For The Record: November 2014
For The Record: November 2014
Dancing Astronaut runs down five of the essential full-length offerings of the month, featuring Joris Voorn, RL Grime, Deadmau5, David Guetta and Hot Since 82.
Joris Voorn - Nobody Knows (Rejected)
Fans have waited patiently for the third studio album from Dutch producer Joris Voorn. Back on Green for the first time since 2004, the follow-up to From A Deep Place sounds every bit perfected as its time scale of delivery would suggest.
Far less club-focused than its predecessors, spare yet well placed collaborations cement an otherwise intimate journey into the eclectic mindset that has made the Eindhoven legend a true innovator both on record and behind the decks. Ultimately, Nobody Knows was sent to test the patience and maturity of the modern pallet. Atmospheric and meticulously composed, there’s fuel for refined music lovers and underground club advocates alike to be found within Voorn’s most prolific studio output to date.
RL Grime - VOID (WeDidIt)
RL Grime has finally made an album; just don’t call it trap. The American producer has voiced little appreciation for being bracketed into the genre, but his debut album for WeDidtIt is the near perfect graduation.
Though sparing on the collaborations, his efforts alongside Big Sean, Djemba Djemba and How To Dress Well make for an unpredictable yet befitting series of unions across the musical landscape. Less game-changer, more tedium-buster, there is a level of substance to this full-length offering that may surprise many who thought they had the West Coast heavyweight pinned down. RL Grime has mutated into one of the most diverse bass-favoring artists to emerge from the fertile North American playing field — VOID being grade-A evidence of his unique vision for his craft.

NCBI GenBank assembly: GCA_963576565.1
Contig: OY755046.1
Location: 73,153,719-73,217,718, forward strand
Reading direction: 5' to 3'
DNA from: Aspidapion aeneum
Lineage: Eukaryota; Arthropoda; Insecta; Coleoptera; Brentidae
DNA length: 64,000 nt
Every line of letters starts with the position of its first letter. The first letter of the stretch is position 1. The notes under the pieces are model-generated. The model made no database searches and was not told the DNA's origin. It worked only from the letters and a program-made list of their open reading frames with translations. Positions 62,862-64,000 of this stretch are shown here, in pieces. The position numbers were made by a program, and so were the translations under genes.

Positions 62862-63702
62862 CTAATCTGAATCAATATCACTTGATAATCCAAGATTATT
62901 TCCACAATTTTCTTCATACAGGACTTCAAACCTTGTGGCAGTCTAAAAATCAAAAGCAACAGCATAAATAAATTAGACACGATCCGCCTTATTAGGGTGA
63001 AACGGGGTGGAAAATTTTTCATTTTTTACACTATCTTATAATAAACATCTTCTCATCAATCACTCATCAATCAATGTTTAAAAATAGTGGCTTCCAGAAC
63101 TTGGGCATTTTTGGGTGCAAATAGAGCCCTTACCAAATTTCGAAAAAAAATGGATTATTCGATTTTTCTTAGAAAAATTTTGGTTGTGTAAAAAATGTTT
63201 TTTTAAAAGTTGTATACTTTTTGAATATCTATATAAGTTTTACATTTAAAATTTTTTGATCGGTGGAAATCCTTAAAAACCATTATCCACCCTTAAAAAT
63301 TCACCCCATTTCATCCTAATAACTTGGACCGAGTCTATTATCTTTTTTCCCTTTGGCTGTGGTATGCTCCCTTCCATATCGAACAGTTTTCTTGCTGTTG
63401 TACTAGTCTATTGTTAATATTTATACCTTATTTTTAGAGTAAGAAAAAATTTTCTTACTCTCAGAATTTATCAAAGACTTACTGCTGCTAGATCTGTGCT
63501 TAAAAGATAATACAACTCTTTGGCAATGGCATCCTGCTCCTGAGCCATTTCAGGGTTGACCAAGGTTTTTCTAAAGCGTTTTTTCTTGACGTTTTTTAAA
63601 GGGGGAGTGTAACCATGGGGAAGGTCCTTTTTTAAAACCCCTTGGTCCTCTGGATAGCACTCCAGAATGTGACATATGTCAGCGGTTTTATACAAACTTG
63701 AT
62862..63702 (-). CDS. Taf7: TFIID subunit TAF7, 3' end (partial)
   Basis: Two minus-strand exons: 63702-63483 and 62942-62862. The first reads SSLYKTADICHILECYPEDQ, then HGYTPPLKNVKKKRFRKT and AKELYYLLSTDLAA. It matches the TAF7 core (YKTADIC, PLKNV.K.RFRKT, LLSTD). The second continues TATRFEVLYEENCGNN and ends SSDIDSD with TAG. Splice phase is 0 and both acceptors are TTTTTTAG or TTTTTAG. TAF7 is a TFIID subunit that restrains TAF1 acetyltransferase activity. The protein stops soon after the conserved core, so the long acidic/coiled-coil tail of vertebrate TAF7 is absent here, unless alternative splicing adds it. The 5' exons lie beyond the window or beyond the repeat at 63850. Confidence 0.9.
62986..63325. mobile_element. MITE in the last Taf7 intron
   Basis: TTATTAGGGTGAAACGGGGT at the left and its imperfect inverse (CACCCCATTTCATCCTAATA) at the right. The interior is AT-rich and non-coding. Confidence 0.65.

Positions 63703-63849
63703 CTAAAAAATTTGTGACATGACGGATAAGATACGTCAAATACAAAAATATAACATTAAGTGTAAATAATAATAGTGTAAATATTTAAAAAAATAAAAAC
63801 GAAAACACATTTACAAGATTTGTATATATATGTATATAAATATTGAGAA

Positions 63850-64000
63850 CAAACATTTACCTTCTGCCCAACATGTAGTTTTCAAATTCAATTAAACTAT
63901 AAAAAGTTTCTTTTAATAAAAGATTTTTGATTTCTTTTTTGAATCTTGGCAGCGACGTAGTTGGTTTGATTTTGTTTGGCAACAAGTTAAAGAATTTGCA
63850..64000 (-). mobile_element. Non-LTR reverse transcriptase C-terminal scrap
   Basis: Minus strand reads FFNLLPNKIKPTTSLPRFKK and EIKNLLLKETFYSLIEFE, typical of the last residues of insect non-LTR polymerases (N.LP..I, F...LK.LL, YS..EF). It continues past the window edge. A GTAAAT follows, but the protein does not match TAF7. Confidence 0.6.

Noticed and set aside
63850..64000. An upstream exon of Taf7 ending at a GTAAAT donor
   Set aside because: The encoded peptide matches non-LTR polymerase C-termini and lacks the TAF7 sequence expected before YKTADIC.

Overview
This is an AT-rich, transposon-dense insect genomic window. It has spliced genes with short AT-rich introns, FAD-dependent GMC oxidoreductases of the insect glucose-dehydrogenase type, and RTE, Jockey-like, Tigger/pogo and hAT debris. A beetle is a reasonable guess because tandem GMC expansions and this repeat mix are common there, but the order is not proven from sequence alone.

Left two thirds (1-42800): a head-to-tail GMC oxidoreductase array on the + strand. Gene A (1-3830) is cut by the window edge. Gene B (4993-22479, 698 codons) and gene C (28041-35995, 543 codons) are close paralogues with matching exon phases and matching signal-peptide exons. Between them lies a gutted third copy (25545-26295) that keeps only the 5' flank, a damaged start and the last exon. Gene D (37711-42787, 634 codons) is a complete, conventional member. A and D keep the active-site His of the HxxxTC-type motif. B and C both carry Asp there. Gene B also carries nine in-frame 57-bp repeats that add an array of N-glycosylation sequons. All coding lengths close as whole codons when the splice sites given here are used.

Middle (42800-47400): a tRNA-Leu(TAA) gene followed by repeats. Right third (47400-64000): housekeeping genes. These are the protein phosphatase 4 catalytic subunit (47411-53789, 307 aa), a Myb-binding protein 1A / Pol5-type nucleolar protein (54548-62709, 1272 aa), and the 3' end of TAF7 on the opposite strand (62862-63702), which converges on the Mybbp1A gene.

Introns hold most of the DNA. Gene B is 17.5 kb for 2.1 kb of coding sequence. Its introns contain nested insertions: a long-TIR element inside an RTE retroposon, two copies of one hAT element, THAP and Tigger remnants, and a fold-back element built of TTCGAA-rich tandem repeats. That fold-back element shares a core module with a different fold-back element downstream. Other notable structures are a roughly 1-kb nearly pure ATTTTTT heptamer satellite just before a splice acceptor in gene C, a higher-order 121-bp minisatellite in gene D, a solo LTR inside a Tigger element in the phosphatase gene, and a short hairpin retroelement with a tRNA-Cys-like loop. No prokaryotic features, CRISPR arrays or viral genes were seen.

Deadmau5 - 5 Years of Mau5 (Mau5trap)
Say what you will about his social etiquette, but few will ever measure against deadmau5 in the discography department. 5 Years of Mau5 is testament to the Canadian heavyweight’s immense musical journey: part retrospective, part renaissance.
Perfectly collecting some of the Mau5trap ringleaders finest hits, timeless works such as “I Remember,” “Faxing Berlin,” “Raise Your Weapon” and “The Veldt” spotlight the audacious forms his musical prowess has taken over the past decade. Remixes new, old and in some cases uninspiring dominate the second side to this reflective coin, but are saved by top tier efforts from Pig&Dan, Shiba San and Madeon along the way. Ultimately, 5 Years of Mau5 tells the tale of a unique success story unlikely to be repeated by another.
David Guetta - Listen (Atlantic/Parlophone)
David Guetta’s studio work has historically renewed the relevance of electronic music on the pop world. The landscape may have changed considerably since 2011’s Nothing But The Beat, but the Parisian legend and original crossover king had everything to prove with its boundary-taunting follow-up.
Where Guetta’s earlier albums gradually gave dance music a commercial edge, Listen feels more like a futuristic pop album with electronic hallmarks. It has its ballads, party anthems and enough high profile cameos to make both worlds foam at the mouth. Like it or not, this is still one of the most consistent bodies of work to show the full scope of dance music’s cultural reach. Listen is the final nail in the coffin for Guetta’s departure from his European house roots, but owes to the bigger picture of his on-going orchestration of electronic music for the universal palette.
Hot Since 82 - Knee Deep in Sound (Knee Deep in Sound)
Daley Padley’s Knee Deep In Sound imprint set out to define its musical space in 2014. The culmination of this journey is an aptly titled album that showcases Hot Since 82’s band of bass-favouring house heads in fighting form.
Alongside a handful of exclusives bearing little differentiation to the Padley house swagger we know and love, Traumer, Black Box and Kamero make for class additions to this potted celebration of the next generation house movement. Hot Since 82 was top of his game long before a slack groove and a sloppy bassline fell into vogue. His may be a simple and potentially dated party trick, but there is little denying his ownership of the sound and the growing family values behind Knee Deep In Sound.